ISTH Registry on Pregnancy and COVID-19 Associated Coagulopathy (COV-PREG-COAG)- First Report
Sajida Kazi, M.B.B.S.
Newcastle upon Tyne NHS Trust
Newcastle upon Tyne, U.K.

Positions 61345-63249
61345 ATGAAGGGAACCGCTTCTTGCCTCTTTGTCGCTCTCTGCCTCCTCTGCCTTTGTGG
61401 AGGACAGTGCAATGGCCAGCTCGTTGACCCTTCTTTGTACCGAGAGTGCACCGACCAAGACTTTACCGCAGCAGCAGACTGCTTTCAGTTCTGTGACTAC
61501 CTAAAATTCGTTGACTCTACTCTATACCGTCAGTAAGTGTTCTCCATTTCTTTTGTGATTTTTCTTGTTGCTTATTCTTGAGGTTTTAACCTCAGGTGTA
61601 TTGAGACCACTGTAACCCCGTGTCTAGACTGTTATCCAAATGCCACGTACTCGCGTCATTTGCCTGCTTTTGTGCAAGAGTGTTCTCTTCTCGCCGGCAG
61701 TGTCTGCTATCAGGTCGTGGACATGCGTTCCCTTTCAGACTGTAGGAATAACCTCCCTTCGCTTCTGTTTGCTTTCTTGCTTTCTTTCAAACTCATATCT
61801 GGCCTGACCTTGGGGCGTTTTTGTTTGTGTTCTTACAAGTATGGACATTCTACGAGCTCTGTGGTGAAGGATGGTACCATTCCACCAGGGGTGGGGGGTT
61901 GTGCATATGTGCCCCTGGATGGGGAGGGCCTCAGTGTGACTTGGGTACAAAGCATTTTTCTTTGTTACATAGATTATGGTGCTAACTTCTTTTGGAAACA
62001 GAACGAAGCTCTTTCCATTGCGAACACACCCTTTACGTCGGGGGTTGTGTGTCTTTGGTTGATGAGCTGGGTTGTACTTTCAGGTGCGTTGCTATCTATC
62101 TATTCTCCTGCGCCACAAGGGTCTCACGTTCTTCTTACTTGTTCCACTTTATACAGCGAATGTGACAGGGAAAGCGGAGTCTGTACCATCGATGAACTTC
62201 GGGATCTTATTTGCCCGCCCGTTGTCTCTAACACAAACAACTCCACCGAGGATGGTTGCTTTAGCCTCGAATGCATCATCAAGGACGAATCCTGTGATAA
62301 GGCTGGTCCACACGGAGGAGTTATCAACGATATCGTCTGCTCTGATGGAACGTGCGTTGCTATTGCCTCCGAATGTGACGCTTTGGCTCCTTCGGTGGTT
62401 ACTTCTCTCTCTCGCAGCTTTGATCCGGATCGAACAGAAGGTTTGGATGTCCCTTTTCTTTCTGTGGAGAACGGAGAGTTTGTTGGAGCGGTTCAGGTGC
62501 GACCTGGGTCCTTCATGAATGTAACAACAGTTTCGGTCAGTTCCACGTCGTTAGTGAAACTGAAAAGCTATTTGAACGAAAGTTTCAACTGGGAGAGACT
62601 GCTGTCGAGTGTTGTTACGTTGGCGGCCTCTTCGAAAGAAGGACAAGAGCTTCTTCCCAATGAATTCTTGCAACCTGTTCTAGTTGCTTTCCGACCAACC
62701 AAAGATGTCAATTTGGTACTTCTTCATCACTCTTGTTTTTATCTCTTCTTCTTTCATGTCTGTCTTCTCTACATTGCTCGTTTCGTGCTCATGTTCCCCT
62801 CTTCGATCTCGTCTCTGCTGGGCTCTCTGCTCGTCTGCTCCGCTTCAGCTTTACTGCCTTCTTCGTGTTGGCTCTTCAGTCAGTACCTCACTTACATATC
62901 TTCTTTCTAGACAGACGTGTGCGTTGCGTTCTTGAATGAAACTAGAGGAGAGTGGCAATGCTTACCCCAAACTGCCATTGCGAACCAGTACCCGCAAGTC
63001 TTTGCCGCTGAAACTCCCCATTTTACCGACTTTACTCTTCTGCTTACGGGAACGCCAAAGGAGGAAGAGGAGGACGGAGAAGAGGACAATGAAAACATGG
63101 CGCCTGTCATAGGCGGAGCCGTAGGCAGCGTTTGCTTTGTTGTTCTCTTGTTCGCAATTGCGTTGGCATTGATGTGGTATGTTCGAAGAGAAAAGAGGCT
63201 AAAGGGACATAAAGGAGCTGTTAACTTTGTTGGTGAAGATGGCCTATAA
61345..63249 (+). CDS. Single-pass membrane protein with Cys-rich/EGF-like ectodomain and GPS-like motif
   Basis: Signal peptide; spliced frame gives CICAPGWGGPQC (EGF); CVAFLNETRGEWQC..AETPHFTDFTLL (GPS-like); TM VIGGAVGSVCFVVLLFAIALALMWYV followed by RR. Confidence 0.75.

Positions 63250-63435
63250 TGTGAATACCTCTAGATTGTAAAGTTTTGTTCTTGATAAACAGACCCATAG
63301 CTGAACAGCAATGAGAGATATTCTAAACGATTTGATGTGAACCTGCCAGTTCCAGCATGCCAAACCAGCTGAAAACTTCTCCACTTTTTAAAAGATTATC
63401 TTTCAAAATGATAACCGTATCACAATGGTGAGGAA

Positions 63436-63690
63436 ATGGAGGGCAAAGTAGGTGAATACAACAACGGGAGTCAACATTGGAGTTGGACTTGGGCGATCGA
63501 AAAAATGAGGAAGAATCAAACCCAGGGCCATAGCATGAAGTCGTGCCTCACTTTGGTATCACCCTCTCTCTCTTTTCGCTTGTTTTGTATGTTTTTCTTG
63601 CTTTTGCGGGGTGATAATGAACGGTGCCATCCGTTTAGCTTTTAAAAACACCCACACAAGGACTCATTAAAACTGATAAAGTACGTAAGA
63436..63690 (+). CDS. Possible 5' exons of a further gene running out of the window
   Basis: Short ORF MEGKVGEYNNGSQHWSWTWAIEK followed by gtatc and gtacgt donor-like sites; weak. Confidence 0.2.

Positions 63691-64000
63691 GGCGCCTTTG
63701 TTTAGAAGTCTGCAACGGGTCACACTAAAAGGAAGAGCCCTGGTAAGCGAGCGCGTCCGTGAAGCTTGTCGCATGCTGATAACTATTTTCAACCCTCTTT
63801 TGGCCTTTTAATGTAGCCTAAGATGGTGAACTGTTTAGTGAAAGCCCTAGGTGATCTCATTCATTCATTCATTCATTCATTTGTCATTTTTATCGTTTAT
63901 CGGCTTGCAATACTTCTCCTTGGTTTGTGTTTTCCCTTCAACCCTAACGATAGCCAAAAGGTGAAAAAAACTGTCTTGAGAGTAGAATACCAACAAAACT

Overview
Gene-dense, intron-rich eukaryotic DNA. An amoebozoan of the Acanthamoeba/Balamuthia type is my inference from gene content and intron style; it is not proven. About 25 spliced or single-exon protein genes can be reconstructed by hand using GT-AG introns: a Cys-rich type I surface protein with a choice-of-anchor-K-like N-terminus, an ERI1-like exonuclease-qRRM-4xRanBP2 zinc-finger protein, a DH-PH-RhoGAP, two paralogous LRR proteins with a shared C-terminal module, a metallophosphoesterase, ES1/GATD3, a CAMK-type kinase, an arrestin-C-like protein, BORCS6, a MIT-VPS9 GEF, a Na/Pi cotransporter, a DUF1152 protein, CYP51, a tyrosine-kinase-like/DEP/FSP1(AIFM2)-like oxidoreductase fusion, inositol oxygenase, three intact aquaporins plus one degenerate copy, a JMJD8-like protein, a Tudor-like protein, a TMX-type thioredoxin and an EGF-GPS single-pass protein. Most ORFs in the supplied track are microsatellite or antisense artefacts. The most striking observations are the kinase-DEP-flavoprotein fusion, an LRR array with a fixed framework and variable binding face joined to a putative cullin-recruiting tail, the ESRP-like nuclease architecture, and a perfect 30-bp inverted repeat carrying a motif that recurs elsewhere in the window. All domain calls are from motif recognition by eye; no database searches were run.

The ISTH Scientific and Standardization Committee for Women’s Health Issues in Thrombosis and Hemostasis developed the International Registry on Pregnancy and COVID-19 Associated Coagulopathy (COV-PREG-COAG) addressing COVID-19 associated coagulopathy (CAC) in pregnancy. Why is this of importance? Increased susceptibility to severe illnesses has been reported in the pregnant population, following infection with SARS‐CoV‐2 resulting in COVID-19. In the nonpregnant population, CAC with a thrombotic phenotype has been described in those with severe illness. Pregnancy is an inherently prothrombotic state, yet data on CAC in pregnancy remain scarce. Results from this worldwide study were presented by Sajida Kazi of Newcastle NHS Foundation Trust, Newcastle upon Tyne, U.K., on Monday, July 19, 2021, which looked at pregnancy demographics, disease state, comorbidities, hemostatic parameters, details of coagulopathy and its treatment, as well as fetal and maternal outcomes. Based on the 426 COVID-19 affected pregnancies reported, over 75% of COVID-19 occurred in the third trimester and 56% of women were asymptomatic. The most common symptoms included cough (51%), fever (50%), shortness of breath (20%), and anosmia (13%). Comorbid pathologies were reported as follows: obesity (60%), respiratory illnesses (7%), and diabetes (2%). Among 336 women with complete information, 11% were hospitalized, 9% had severe disease, and 2% required ICU admission. CAC features included prolonged PT (53%), thrombocytopenia (4.9%), and hyperfibrinogenemia (11%). D-dimer was available in 20 pregnancies and was elevated in 65% of these. A total of 66% of women received postpartum thromboprophylaxis. There was one venous thromboembolic event and no maternal deaths. Kazi commented that the ISTH registry demonstrates that CAC and thrombotic events are infrequent in COVID-19 affected pregnancies. Further data are required before drawing definite conclusions.